The Original 7ven (aka The Time) – Condensate (2011)

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Prince once declared that The Time is so good, they’re the band scare him the most, and evidently, enough so that he took their name and went home. The story that follows didn’t play out in court, but starting today, it’s playing — or should be playing — on dance floors everywhere. The seven initial members of The Time assembled by the Purple One in 1981 are back together, in everything but name only. Their official name now? The Original 7ven, but you can still call them The Time. That’s what I’m gonna do.

Every great stage band has a great front man, and there’s few better than Morris Day. The man who once sang that he was Donald Trump (Black version) is really David Lee Roth (Black version): a good singer whose swagger makes him sound even better than he otherwise might be, and never takes himself too seriously. Yet, you can’t take your eyes or ears off of him because he’s entertaining the hell out of you. Suave, smooth, unflappable and *ahem* cool.

And like Roth, he leaves the serious business of musicianship in stellar hands, five players who have all been successful on their own. Jessie Johnson, might not be Eddie Van Halen, but this guitarist can play well in every style. The bass player (Terry Lewis) and one of the keyboard players (Jimmy Jam) claim more #1 Hot 100 hits than any other producer/songwriter team in in U.S. music history. The other keyboard player (Monte Moir) and drummer (Jellybean Johnson) are no slackers, either. Jerome Benton serves as Day’s comic sidekick and hype man. And, by the way, he does a damned fine job at that. Together, these boys are one tight unit who act as a natural musical extension of Day’s whims and fancies.

That was who played in the band when they made one of the best party records ever, What Time Is It? (1982), and that’s exactly what the band is like on Condensate, their first album in twenty-one years. The sound’s been tactfully updated just enough to entice partiers who weren’t even born when “Jungle Love” was a radio hit, but there’s nary a hint of hip-hop. For the first time since the mid-80s, I’m hearing the words “freaky” and “superfreaky” uttered in songs. And clever double-entendres like “you like the twelve inch….and I don’t mean the record!” instead of resorting to blunt gutter talk all the time. All of Day’s favorite lines like “ain’t nobody bad, like me” are back. This is like that Fat Albert movie where the characters are suddenly plucked from their comfy environs and placed thirty years forward…and still make themselves at home just doing their thang.

That’s because the Original Se…er…The Time, know how to make the present conform to their past. Take the lead off single “#Trendin” (see video below) where Day acknowledges his great popularity expressed through blogs and tweets (go ahead and laugh, I realize the irony of that statement), but the internet to him is just another tool to perpetuate his theme of badness. “Condensate” is a continuation of the original theme song “Cool,” which this time, over a tough bass/drums pulse, Day explains that he doesn’t sweat, he condensates. “Strawberry Lake” marries those vintage uptown Minneapolis synthesizers with cheery Sly and the Family Stone funk.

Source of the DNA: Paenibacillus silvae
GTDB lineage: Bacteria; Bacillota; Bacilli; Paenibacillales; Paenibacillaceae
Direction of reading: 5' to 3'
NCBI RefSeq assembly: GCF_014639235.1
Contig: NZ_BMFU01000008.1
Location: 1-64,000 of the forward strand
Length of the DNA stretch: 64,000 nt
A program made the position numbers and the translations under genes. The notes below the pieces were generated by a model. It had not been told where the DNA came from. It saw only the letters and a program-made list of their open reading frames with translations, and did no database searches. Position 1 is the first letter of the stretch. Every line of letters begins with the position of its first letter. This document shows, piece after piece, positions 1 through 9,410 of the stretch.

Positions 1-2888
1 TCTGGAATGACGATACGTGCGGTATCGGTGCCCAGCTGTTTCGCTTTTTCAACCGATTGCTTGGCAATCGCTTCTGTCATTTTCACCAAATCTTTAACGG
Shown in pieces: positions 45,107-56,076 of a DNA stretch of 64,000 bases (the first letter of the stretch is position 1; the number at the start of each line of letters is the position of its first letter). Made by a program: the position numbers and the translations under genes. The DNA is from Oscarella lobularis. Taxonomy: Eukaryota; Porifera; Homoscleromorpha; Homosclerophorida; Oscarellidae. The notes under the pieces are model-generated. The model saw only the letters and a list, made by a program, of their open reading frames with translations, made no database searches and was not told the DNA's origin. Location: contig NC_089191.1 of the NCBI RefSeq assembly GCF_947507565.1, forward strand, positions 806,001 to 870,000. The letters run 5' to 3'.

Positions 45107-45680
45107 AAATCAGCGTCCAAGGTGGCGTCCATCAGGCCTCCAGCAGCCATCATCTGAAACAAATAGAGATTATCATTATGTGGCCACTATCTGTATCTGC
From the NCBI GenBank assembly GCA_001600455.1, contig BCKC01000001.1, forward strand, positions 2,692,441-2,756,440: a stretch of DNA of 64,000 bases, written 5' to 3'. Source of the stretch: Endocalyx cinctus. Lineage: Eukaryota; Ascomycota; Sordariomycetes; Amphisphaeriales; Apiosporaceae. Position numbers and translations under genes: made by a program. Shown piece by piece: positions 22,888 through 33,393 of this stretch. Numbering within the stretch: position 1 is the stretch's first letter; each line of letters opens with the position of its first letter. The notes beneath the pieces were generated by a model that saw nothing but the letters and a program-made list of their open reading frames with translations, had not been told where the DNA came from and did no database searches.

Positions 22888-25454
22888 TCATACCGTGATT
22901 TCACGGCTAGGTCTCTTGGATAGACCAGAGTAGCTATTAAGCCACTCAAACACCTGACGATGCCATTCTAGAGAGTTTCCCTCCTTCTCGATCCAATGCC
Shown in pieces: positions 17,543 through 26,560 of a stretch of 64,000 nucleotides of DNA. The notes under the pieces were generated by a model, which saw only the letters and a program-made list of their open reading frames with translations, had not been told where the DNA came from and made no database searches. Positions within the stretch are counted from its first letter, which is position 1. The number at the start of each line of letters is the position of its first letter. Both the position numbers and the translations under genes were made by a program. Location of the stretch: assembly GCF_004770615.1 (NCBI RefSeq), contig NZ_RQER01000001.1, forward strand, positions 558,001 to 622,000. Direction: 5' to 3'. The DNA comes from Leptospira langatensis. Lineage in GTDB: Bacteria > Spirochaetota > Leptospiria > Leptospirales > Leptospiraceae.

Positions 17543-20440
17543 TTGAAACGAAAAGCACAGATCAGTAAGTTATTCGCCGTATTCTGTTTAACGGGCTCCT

Of all these callouts to the dance floor, and there’s plenty of ’em, the one that’s hardest to resist is “If I Was Yo Man.” On Day’s cue, Jellybean throws down this forceful, falling-down-the-stairs beat (similar to the one on this song) that just can’t be programmed quite like he plays it. Every Time record has a lustful soul ballad, Teddy Pendergrass style, and this album’s followup to “Gigolos Get Lonely, Too,” is “Lifestyle” where Day’s vocal gets the Autotune treatment. Perhaps for the first time, Autotune doesn’t even sound that annoying, because the tune itself is smooth as melted chocolate. The classic call and response between Morris and the boys returns with a virtual commercial for GM’s luxury car marque on “Cadillac.”

Jessie Johnson gets showcased in several places, whether he’s providing funky rhythms on “Condensate,” gritty Stax soul lines like Steve Cropper (“Faithful”) or shredding it like a heavy metal guitar god on “Sick.” Several other songs are actually closer to straight ahead rock, such as “AYDKMN,” the new wave-y “One Step” and “Toast To The Party Girl,” which echoes all the way back to “The Bird” and even Prince’s Dirty Mind. It’s easy to label The Time as simply a funk outfit, but they’ve always had the ability to cross color lines and were never bashful about doing it, and doing it the right way.

When was the last time you remember a fresh, new record of urban music by a real band? Whose only goal was to make you smile and laugh while causing your ass to shake uncontrollably? It’s been way too long, I’ll bet. It’s Time to get back to that kind of music.

Old school cool rules.

S. Victor Aaron

S. Victor Aaron

S. Victor Aaron is an SQL demon for a Fortune 100 company by day, music opinion-maker at night. His musings are strewn out across the interwebs on jazz.com, AllAboutJazz.com, a football discussion board and some inchoate customer reviews of records from the late 1990s on Amazon under a pseudonym that will never be revealed. E-mail him at svaaron@somethingelsereviews .com or follow him on Twitter at https://twitter.com/SVictorAaron
S. Victor Aaron
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